Use the Purchase Information section to describe the equipment that you purchased and the purchase terms. For instance, you want to indicate whether the piece of equipment is used or new by selecting either the Used or New radio button. You can provide a purchase description, purchase cost, purchase date, and even identify the vendor by utilizing the other self-explanatory boxes in the Purchase Information section.

Step 6: (Optional) Describe the equipment in further detail

The Asset Information section at the bottom of the New Item window offers additional text boxes that you can utilize to describe the equipment. The area offers a humongous field in which to place a lengthy equipment description, for instance. You also have sections you can use to identify the equipment location, the asset’s serial number, the original purchase order (PO) number, and the warranty expiration date. If these sections are not sufficient, heck, QuickBooks even supplies a Notes area that you can utilize to write a small ode to your equipment or record some other bit of relevant equipment information.

Step 7: Save the equipment (asset item) description

Click OK to simultaneously save the new equipment description and close the New Item window. Alternatively, you can click Next to save the new asset item description; however, leave the New Item window displayed.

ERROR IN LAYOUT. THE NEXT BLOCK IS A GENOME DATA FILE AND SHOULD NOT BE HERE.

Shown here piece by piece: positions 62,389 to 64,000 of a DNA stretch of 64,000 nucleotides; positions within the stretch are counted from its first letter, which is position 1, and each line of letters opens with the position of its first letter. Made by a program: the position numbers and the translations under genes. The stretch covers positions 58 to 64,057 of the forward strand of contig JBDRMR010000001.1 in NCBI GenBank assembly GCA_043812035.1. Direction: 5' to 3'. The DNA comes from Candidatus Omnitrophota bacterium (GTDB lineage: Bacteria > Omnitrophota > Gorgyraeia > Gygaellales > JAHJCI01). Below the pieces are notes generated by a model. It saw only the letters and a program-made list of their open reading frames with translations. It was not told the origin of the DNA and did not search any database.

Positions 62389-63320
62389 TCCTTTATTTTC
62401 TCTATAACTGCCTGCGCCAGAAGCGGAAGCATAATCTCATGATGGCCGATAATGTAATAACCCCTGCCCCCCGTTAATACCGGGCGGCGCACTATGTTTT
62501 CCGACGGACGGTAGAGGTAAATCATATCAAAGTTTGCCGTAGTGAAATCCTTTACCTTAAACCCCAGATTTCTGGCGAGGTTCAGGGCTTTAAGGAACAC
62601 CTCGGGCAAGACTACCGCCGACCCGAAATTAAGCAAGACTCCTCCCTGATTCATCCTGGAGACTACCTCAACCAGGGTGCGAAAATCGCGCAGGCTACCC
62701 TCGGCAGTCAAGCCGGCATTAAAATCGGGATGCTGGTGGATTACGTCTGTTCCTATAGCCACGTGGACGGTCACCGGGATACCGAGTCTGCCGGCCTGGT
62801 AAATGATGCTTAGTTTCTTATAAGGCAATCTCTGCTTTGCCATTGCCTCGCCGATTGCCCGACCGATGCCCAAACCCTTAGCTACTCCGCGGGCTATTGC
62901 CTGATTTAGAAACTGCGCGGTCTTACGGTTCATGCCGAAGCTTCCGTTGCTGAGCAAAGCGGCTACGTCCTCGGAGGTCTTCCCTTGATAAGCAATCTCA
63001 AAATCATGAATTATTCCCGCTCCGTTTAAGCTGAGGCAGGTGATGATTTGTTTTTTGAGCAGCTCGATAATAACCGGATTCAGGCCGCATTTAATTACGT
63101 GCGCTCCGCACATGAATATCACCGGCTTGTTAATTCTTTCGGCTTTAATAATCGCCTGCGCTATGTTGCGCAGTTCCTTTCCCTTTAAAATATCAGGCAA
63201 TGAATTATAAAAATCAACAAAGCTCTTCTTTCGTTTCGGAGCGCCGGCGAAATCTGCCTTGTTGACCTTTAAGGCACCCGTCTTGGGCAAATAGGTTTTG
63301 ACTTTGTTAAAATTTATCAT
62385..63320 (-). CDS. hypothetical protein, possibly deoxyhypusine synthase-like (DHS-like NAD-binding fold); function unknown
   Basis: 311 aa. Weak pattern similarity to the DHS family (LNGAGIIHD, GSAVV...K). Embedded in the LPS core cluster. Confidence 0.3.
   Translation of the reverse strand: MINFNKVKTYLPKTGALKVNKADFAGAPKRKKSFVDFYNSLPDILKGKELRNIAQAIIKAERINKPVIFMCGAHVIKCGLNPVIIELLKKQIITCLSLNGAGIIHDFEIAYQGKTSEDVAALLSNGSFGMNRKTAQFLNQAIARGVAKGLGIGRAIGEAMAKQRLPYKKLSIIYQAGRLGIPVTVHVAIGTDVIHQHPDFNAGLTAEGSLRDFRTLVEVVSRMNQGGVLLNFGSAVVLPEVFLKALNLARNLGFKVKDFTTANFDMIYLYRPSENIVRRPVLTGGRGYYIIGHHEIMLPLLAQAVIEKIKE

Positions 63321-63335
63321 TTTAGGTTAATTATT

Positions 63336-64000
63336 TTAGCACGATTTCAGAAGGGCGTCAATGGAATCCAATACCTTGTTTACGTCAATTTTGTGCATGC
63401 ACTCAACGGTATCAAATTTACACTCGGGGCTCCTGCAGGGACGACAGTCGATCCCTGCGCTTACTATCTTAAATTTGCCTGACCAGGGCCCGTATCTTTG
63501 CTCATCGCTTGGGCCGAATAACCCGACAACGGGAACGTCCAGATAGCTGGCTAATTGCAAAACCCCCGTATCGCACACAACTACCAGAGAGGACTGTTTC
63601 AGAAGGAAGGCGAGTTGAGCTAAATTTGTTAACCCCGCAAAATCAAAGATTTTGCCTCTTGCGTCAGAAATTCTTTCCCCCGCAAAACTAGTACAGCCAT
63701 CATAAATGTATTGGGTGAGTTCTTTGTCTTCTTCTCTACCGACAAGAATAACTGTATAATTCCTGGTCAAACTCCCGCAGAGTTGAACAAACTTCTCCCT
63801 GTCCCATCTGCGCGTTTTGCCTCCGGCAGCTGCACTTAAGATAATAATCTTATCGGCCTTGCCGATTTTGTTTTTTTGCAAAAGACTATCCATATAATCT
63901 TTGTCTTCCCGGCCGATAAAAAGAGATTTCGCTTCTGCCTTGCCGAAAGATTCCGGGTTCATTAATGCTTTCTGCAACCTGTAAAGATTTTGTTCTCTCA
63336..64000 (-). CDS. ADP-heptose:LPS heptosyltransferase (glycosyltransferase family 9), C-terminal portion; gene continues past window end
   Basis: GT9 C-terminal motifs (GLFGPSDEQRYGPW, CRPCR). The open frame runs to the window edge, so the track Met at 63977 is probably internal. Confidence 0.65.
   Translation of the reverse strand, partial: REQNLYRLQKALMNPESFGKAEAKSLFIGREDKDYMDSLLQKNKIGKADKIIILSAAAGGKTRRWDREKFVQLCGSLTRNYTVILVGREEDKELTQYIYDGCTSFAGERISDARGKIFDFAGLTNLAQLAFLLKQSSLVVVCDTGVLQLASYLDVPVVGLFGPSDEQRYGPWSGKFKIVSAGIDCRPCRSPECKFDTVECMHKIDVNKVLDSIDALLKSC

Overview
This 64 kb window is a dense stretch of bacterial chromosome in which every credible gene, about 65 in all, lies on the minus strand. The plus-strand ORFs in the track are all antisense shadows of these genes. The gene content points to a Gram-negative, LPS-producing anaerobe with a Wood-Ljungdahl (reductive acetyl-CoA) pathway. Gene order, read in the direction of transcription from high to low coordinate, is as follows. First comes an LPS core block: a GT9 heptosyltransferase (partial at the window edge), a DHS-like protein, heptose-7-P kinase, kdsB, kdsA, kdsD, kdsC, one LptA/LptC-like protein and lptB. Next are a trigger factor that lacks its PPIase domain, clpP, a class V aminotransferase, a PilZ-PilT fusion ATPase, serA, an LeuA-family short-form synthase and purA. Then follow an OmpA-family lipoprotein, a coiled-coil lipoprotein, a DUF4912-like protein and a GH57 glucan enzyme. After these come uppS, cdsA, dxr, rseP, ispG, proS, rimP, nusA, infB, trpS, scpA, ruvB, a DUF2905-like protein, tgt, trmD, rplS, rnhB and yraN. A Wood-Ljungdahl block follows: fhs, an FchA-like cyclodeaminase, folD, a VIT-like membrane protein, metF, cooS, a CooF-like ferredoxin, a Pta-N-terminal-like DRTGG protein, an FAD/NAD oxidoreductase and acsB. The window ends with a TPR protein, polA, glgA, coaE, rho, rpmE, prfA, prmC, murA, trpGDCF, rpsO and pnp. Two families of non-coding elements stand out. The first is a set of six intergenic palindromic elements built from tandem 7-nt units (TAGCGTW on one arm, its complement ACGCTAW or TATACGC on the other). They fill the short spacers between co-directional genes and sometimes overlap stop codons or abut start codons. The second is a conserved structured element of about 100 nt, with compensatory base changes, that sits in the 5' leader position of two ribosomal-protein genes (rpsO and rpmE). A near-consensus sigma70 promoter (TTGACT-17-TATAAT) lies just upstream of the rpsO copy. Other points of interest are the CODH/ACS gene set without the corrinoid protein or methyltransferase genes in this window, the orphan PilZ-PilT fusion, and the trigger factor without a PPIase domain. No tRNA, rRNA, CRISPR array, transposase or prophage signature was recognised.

Adding equipment financing on the fly

You can add equipment to the Fixed Asset list, as described in the preceding steps. Alternatively, you can enter an item to the Fixed Asset list when you record the bill that reports the vendor invoice for the asset or when you report the check that pays the vendor invoice for the equipment. Here is how this works: If you requested QuickBooks to maintain a Fixed Asset list, QuickBooks would prompt you to add a fixed asset item when you categorize, or debit, a fixed asset account while recording a bill or recording a check. To collect the information needed to set up the fixed asset item (equipment), QuickBooks shows the same New Item window. The steps you used to fill in the New Item window also work when adding fixed asset items on the fly.

Editing equipment or any other item on the fixed asset list

To edit a piece of equipment or any other fixed asset item — say you made an error entering some bit of information — follow the following steps:

Step 1: Select Lists→Fixed Asset Item List

QuickBooks will display the Fixed Asset Item List window.

Step 2: Double-click the equipment that you want to edit

QuickBooks will display the Edit Item window.

Step 3: Update the asset description

As necessary, update the data shown in the Asset Information areas and the Purchase Information areas. Note, too, that if you want to report equipment disposal, you can choose the Item Is Sold checkbox. Then QuickBooks allows the Sales Information section’s text boxes. You can utilize these to identify the sales price, date, and amount of selling expenses.